Effect of childbirth after treatment on long‐term survival from breast cancer. BJS 2010; 97: 1253-1259.
Published: 26th May 2010
Authors: H. M. Verkooijen, G. H. Lim, K. Czene, V. Bhalla, K. Y. Chow, K. P. L. Yap et al.
This study quantified long‐term absolute and relative mortality risks of survivors of breast cancer with subsequent childbirth.
The Singapore Birth Register (n = 319 437), Swedish Multi‐Generation Register (n = 11 million) and population‐based cancer registries were linked to identify 492 women with childbirth after breast cancer. For these women, cumulative mortality risks and standardized mortality ratios (SMRs) were calculated and compared with those of 8529 women aged less than 40 years with breast cancer without subsequent childbirth, and with those predicted by Adjuvant! Online.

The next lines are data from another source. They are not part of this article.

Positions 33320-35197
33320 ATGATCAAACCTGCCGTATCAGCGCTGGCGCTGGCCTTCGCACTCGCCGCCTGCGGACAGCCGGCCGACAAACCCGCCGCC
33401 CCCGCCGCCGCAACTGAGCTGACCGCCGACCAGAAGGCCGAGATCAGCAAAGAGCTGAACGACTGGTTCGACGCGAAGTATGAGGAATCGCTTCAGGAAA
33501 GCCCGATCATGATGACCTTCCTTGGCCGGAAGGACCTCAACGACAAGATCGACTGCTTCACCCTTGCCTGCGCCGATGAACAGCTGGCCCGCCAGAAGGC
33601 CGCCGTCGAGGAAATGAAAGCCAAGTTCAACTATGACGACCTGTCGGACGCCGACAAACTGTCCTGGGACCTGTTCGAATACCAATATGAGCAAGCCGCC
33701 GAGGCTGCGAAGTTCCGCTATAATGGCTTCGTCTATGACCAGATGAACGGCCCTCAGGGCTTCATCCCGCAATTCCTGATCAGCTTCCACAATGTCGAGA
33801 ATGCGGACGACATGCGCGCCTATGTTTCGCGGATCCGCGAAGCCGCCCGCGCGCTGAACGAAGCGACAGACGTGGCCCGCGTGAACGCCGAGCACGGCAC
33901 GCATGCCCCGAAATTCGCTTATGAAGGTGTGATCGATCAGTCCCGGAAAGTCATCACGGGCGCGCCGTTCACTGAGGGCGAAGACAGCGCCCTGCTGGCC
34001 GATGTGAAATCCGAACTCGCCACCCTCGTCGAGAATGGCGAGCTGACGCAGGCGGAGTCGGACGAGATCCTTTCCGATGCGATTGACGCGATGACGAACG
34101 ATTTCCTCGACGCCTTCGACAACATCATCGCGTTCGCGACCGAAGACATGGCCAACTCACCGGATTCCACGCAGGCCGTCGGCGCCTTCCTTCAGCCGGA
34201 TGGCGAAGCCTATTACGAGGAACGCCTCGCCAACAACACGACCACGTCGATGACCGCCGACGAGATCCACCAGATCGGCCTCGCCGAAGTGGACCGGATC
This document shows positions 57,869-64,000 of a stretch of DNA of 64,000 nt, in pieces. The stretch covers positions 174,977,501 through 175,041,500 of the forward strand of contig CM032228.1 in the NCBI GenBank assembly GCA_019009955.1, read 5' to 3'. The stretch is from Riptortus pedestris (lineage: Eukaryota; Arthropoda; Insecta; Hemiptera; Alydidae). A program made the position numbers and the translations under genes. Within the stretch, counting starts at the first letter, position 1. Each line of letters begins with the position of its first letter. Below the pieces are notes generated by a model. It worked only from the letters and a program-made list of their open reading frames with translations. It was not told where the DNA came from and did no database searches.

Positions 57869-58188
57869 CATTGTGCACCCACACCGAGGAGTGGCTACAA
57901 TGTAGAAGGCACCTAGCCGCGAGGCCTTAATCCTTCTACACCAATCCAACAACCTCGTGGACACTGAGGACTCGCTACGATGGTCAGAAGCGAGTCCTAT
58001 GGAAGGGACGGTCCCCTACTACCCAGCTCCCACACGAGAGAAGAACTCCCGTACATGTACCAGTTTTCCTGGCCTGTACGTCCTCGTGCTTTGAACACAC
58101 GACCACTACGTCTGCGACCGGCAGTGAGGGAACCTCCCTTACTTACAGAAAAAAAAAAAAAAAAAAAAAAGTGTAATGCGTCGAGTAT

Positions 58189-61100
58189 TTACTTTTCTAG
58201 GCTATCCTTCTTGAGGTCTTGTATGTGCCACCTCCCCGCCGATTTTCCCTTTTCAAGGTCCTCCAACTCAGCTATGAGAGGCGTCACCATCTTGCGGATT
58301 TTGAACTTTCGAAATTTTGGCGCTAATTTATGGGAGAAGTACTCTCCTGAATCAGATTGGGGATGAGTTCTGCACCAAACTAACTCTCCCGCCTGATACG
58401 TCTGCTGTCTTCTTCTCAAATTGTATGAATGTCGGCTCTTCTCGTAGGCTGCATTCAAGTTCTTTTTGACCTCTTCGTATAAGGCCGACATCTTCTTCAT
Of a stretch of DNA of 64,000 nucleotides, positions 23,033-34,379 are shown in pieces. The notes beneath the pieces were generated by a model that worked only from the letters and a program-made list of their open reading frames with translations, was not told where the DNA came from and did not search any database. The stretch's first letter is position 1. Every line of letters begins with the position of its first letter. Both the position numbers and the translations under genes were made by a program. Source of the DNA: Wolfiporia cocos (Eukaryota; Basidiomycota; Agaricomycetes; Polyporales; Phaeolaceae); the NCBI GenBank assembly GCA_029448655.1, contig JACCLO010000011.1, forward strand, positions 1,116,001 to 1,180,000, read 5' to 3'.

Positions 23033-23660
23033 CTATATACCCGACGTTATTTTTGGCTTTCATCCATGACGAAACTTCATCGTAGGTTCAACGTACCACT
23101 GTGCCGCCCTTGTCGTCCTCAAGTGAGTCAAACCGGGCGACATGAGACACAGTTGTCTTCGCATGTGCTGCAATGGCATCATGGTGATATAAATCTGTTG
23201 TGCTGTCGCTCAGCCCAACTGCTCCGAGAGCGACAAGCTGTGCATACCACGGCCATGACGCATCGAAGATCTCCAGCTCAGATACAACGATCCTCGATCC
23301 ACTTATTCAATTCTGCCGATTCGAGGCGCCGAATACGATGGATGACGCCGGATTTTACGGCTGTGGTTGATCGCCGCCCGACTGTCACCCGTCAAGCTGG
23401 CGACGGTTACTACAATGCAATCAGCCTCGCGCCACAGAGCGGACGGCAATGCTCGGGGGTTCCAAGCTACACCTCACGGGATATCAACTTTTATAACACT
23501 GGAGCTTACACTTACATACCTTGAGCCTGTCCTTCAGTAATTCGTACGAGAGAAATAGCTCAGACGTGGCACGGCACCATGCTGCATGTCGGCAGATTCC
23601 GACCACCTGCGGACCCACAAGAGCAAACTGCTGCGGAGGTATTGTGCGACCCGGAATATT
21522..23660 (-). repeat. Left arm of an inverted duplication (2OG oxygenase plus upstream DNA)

Women with subsequent childbirth had a lower 15‐year cumulative overall mortality rate than other women with breast cancer (16·8 (95 per cent confidence interval (c.i.) 13·3 to 20·9) versus 40·7 (39·5 to 41·9) per cent), but a higher relative mortality risk than the background population (SMR 13·6, 95 per cent c.i. 10·6 to 17·3). Mortality risks decreased significantly with increasing interval between diagnosis and subsequent childbirth. Mean 10‐year cumulative mortality risks of women with subsequent childbirth were within the range of 10‐year mortality predicted by Adjuvant! Online for women with T1 N0 tumours in otherwise perfect health.
This study reinforced the view that pregnancy after breast cancer is not detrimental to survival. However, women who gave birth after this diagnosis had substantially higher mortality risks than young women in the general population. This information may be a valuable addition to routine mortality estimates. Copyright © 2010 British Journal of Surgery Society Ltd. Published by John Wiley & Sons, Ltd.Full text